Also, a few of Allen's recipes just haven't turned out well for me. The two vinaigrettes I attempted were completely inedible. A couple of the recipes were more a list of ideas than recipes, especially in the salad section.
My final nitpicky complaint is that I wish there had been conversions for dried herbs. The recipes all use fresh herbs, which is nice when you can get them, but as you know that's not always possible.
Despite all that, the book gets some major props from me for several reasons. First is the plastic cover and the thicker, coated pages. Most of my cookbooks have covers that don't stand up to use in the kitchen, but this one will, and I love that. Second is the vegetable section, which has a lot more thought and care put into it than many other cookbooks where veggies are treated like an afterthought. The variations on recipes is a great touch as well, and I do like the focus on foods that are just a bit different than what you find in other cookbooks. Also, as superficial as this is, I love the color scheme.
I'd recommend this book to anyone who is looking for variety in their current cookbook collection.
Best of all is the way he starts the book with 10 basic recipes from different categories, like a "quick start" to cooking and entertaining. That was a great idea. Right out of the box, the new cook feels confident and able to entertain.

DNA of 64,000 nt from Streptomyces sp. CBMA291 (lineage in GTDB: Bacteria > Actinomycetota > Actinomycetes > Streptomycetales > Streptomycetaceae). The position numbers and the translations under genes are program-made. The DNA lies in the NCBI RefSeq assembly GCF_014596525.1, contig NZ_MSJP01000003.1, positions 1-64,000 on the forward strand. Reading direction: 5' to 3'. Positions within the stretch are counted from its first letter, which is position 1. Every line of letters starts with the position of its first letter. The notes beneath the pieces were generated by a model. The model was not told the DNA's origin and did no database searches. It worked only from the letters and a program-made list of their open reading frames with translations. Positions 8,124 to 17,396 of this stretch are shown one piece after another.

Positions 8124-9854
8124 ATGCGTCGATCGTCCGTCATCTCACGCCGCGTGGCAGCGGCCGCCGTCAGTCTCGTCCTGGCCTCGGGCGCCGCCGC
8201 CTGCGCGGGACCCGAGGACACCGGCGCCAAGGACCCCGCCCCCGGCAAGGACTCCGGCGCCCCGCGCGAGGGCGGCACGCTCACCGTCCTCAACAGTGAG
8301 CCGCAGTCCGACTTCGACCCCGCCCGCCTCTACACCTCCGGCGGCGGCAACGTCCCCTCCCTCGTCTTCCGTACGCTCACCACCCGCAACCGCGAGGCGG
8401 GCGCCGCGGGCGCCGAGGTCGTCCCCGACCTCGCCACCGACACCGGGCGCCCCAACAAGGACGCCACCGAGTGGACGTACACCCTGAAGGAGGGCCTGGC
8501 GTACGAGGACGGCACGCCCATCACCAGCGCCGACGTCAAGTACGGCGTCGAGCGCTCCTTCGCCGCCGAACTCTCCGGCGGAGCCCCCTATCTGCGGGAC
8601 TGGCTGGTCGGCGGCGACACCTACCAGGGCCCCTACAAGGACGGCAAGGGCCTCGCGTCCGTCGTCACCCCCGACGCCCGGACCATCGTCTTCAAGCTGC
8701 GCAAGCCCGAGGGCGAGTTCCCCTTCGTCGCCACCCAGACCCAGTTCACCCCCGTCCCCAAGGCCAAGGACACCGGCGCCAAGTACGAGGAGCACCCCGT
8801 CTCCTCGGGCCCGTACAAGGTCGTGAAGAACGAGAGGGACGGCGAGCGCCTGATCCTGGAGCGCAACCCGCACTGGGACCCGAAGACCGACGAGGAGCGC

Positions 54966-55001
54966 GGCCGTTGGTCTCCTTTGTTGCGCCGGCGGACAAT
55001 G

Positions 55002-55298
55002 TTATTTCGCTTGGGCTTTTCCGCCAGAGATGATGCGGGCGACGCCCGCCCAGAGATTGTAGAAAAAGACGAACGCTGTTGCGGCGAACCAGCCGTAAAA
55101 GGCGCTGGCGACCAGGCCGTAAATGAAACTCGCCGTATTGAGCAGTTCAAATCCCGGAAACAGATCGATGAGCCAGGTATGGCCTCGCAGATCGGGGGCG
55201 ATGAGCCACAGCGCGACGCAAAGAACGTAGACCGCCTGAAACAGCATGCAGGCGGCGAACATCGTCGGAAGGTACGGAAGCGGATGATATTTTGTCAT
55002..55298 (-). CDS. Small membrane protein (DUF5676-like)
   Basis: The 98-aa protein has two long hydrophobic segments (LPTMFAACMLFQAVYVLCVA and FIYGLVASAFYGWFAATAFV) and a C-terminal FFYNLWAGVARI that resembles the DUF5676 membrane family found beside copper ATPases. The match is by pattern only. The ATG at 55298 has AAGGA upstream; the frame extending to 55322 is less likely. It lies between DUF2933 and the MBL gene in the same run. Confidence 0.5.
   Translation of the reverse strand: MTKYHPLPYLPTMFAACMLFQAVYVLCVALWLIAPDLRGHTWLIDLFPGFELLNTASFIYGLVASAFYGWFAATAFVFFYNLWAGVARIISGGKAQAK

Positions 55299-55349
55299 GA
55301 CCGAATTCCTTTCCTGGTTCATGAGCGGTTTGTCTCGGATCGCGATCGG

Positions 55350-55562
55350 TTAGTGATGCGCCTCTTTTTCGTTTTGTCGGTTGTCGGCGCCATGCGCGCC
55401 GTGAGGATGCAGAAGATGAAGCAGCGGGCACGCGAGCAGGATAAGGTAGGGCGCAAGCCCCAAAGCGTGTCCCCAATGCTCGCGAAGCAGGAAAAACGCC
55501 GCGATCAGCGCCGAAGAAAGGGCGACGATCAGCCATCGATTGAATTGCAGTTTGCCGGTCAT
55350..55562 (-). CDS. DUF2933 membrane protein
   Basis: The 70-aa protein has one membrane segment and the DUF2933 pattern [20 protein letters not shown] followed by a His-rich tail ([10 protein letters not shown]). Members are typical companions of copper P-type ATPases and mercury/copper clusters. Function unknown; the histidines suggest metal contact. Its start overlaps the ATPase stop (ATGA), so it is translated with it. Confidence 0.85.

And by the way -- the recipes are really good! I've been cooking for many years, but I learned a few things from this book, too. A lot is very basic, but if you buy this for a gift for a novice and look through it first, I bet you'll find something you didn't already know.
For the next occasion, I bought my son "Joy of Cooking," and he loved it. I don't think he would have appreciated or understood it as well if he hadn't gotten this book first, which made him WANT to learn the information in "Joy" -- like learning to drive somewhere cool before learning how to change a tire or parallel park. "Joy" is of course a much better all-purpose kitchen reference, but I see now that it may well be better to start out with something that lets the new kid get started right away cooking delicious, exciting things so that s/he will be motivated to continue.
While the publisher was smart to put a protective cover on the book (so you can bring it into the kitchen without fear), it's strange that the binding they use doesn't allow the book to lay flat (so keeping it open in the kitchen can be difficult). The pages are glossy and of good quality; pictures are at a minimum. All the necessary information for making the dishes (appropriate measures, et al) is present, and Allen includes great tips for when you're shopping for the components. The sections are divided by food type (meat, poulty, vegetables, etc.) which allow you to mix and match to your preference.
Though sufficient, I wish the index in the back were more detailed. For example, it would be helpful to know what dishes use rosemary when I'm left with a bushel of it after making a recipe that requires just a few leaves. Other than that, I'm very happy with this book. I'm not interested in flashy recipes, I want something that TASTES GOOD, and The Food You Want to Eat delivers.
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It was worth what I paid for it.